HC Deb 20 February 1872 vol 209 cc766-71

, in putting the Question which he had placed upon the Paper, and which was in the following terms:—As to the time at which the American Case, framed under the alleged provisions of the Treaty of Washington, was first received by Her Majesty's Government, and the circumstances attendant on that reception—said: I beg now to make the inquiry that I did upon the first night of the Session, and unsuccessfully last night, to the right hon. Gentleman at the head of the Government. It refers to our relations with the United States of America; but it does not at all refer to the merits of the case as between our Government and the Government of the United States, which I should most scrupulously abstain from touching under present circumstances. The House will perhaps remember that on the first night of the Session I pressed the right hon. Gentleman for information on two points. One was as to the date of the "friendly communication" which had been made to the Government of the United States; and the second was as to the time when the Case of the United States, drawn up under the alleged provisions of the Treaty of Washington, had been transmitted to Her Majesty's Government. The right hon. Gentleman gave me an answer to the first Question which was precise if not satisfactory. The right hon. Gentleman said the "friendly communication" was made on the day before the meeting of Parliament, or, more correctly speaking, on Saturday, the 3rd of February. With regard to the second question, we could only collect, rather vaguely, from the right hon. Gentleman, that the American Case had been in the possession of the Government about a month at the time he was speaking, and that it had been in the possession of the Cabinet generally for a much shorter time. Indeed, I think that, appealing to his Colleagues near him, he said it had been in their possession only a week. Then the right hon. Gentleman said it was a voluminous production, and that it had to be printed. Now, a statement has been made, which I have reason to believe is authentic, because it agrees with information which had previously reached me—namely, that what is called the American Case was transmitted to the Government in the middle of December, and that within 48 hours afterwards a certain number of printed copies were forwarded to Her Majesty's Government, in order that the Cabinet might be supplied with copies at once, and become acquainted with the Case. Neither the forms of the House permit, nor the necessities of the question require, that I should call the attention of the House to the important consequences which may be connected with these details. We shall, no doubt, have ample opportunity of entering into them hereafter; but it is of importance that, in the interval, both sides of the House should have as accurate an acquaintance as possible with the facts on which all are agreed. I trust, therefore, that after the statement I have made, the right hon. Gentleman will allow me to say that it will be satisfactory if he would now more precisely inform us as to the time and circumstances under which Her Majesty's Government first became acquainted with the American Case.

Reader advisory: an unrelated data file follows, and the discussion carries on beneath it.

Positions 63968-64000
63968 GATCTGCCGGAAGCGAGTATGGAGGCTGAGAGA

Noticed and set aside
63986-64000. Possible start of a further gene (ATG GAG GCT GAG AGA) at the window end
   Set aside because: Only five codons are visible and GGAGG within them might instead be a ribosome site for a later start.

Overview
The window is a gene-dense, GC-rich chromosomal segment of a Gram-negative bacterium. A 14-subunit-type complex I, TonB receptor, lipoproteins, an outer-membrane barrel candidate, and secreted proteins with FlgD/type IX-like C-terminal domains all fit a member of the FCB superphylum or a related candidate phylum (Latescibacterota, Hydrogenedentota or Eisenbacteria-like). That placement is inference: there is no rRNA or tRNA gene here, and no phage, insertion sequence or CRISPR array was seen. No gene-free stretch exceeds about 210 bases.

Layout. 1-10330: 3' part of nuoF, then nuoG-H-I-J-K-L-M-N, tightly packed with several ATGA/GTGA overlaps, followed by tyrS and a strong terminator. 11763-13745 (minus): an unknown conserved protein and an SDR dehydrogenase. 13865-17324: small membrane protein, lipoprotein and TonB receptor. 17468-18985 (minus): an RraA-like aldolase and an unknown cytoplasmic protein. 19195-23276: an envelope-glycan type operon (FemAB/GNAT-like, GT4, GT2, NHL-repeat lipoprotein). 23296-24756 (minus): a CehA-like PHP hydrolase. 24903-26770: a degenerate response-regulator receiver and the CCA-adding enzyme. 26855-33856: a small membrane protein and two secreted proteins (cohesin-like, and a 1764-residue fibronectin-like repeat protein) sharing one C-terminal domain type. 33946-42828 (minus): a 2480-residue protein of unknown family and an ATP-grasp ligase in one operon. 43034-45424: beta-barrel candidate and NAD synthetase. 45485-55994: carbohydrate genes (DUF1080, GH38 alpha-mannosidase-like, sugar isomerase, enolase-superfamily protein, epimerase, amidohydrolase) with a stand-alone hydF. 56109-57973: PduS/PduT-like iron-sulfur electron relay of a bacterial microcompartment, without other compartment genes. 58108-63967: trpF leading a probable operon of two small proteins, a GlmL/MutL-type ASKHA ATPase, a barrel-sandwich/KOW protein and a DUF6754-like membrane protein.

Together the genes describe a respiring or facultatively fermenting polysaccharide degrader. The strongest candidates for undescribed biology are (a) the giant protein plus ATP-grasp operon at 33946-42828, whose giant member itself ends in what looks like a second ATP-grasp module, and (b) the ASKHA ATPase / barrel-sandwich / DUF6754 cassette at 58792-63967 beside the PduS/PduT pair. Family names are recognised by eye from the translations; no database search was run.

The Question of which the right hon. Gentleman gave Notice afforded me but little guidance as to the particular view with which it was given. I begin by saying that I need hardly remind the right hon. Gentleman or the House that when he addressed to me on the first night of the Session Questions as to the reception and distribution of copies of the American Case from the Foreign Office, he must have known that without the slightest notice it was impossible to give him specific information. However, I gave him such information as was in my power, which was partial and general, and if he had made known to me at the time his wish for further information I should have been glad long ago, within a day or two, to supply him with it. Having had Notice from him this morning, I sent to the Foreign Office and obtained the information, but I obtained it with reference to what I presumed to be the point of his inquiry—namely, how it happened that the Cabinet were not put sooner into the possession of the American Case. That is what I supposed to be the point of his inquiry; if I am wrong in that, and if other matters are also in view, I shall be happy to do my best on a future occasion to acquaint him with any particulars. Now, first of all, with regard to the number of copies of the American Case, there is no doubt that, not in the middle of December, but by the 26th of December, a number of copies of the Case were received at the Foreign Office, which would have enabled them to be distributed among the Members of the Cabinet; but the authorities of the Foreign Office judged—and, I think, judged rightly—that that was not the first use to be made of these copies of the document. A certain number of copies were necessary to be retained in the Foreign Office itself for use and examination by those who belong to it. A certain number it was necessary to send to America for Sir Edward Thornton, who was depending upon us for them. A certain number were necessary, especially for sending to various colonies, in a part of which the acts alleged against us were known or declared to have happened; and, finally, the persons whom it was necessary to supply with copies were all those who, either as regular or occasional legal advisers of the Government, and persons conversant with the facts, were especially charged with the duty of its early examination and with the preparation of the counter Case. Now, Sir, that was the view taken by the authorities of the Foreign Office, and, in my opinion, it was a perfectly correct view. I am bound, and it is only fair, to say that the Foreign Office set down to my debit a copy of this Case at the earliest date of its reception—that is to say, as having been sent into the country to me on the 20th of December, but I have not been able to trace that copy. I am endeavouring to do so; but I am bound also to say that if I had received it, and knowingly received it, I should very likely have allowed a considerable time to elapse before I had been able to make myself master of that important volume. I had devoted considerable time, with no small inconvenience, to making myself master of the English Case, of which I had read every word, and my comments on which I had sent to the Foreign Office; but, with regard to the American Case, I frankly own that I should have looked for guidance and suggestions to those whose duty it was to consider the legal and international bearing of the points, and to prepare the counter Case. Now, that is the general principle upon which the Foreign Office proceeded in the distribution of those copies, and I will now give the facts rather more particularly, that the right hon. Gentleman may see how the figures stand. On the 15th of December copies of the Case were exchanged at Geneva, as was required or provided by the Articles of the Treaty, and arrangements were then made for the exchange between the agents of a certain number of copies. In consequence of those arrangements, 12 copies were received at the Foreign Office on the 20th of December. Of those, seven were sent out and five were retained at the Office for use. On the 26th of December 13 more copies were received, of which 12 were sent out, being distributed among persons of the classes to whom I referred—including, however, a copy to Lord Lyons at Paris, and a copy to Earl Russell, who, I think, the right hon. Gentleman will feel was entitled to be put very early in possession of a document in which his name, like my own, unfortunately, cuts a figure. That being so, 25 copies had been received and 24 had been disposed of by the Foreign Office at the end of December, by which only three Members of the Cabinet had profited, and I think that the distribution was in all respects a reasonable one, under the circumstances, on account of the great occasion there was for sending copies of the Case for examination to other persons. The whole number was 25, and the number disposed of was 24, of which 19 had been sent out of the Office and 5 remained in it. The right hon. Gentleman will see, therefore, that there was not a sufficient number of copies to distribute among the Members of the Cabinet, and the Case had been sent to the printer to be reprinted on the 26th of December. The reprinting of a considerable volume at the Foreign Office is not a very slight matter. The House knows that the printing department at the Foreign Office is a strictly confidential department, and as such it is necessarily a very limited one. It was occupied much at that time in printing, as I am informed, the translation of the English Case, and it was likewise much occupied in printing papers connected with the Commercial Treaty with France. The House also knows that the 26th of December is not the very best day on which to send work to the printers with respect to which you desire that the greatest possible dispatch should be observed. I do not know that there was delay upon that account to any serious extent; that is only an observation which occurs in connection with the date. On that account it was that the reprinting of the Case took a longer time than it would have done under ordinary circumstances—I mean on account of the other work with which the Department was charged. Having said that only three Members of the Cabinet had or were supposed to receive copies in December, I should add that three others received copies, I believe, through the courtesy of the United States Minister. With respect to the rest of the Cabinet the statement which I made on the first night of the Session, upon hasty reference to my right hon. Friends who sat near me, was that the Case had been in their possession, as I believed, for not more than a week or ten days. That, I believe, was very near the mark. I am not sure that I have been provided with the exact day on which these copies were distributed to the Cabinet; but it was undoubtedly well on in the month of January, though not quite the end of the month, that the distribution was made. I frankly own that, whether rightly or wrongly, when I first heard of the American Case my belief was that it was an exact counterpart of the British Case—that is to say, a dry and dull, but most able and close argument upon the points connected with the Alabama and her consorts, and I imagine that all those who gradually became possessed of the volume underwent the same sentiments of surprise as myself at the entire novelty of an important portion of the contents of the volume.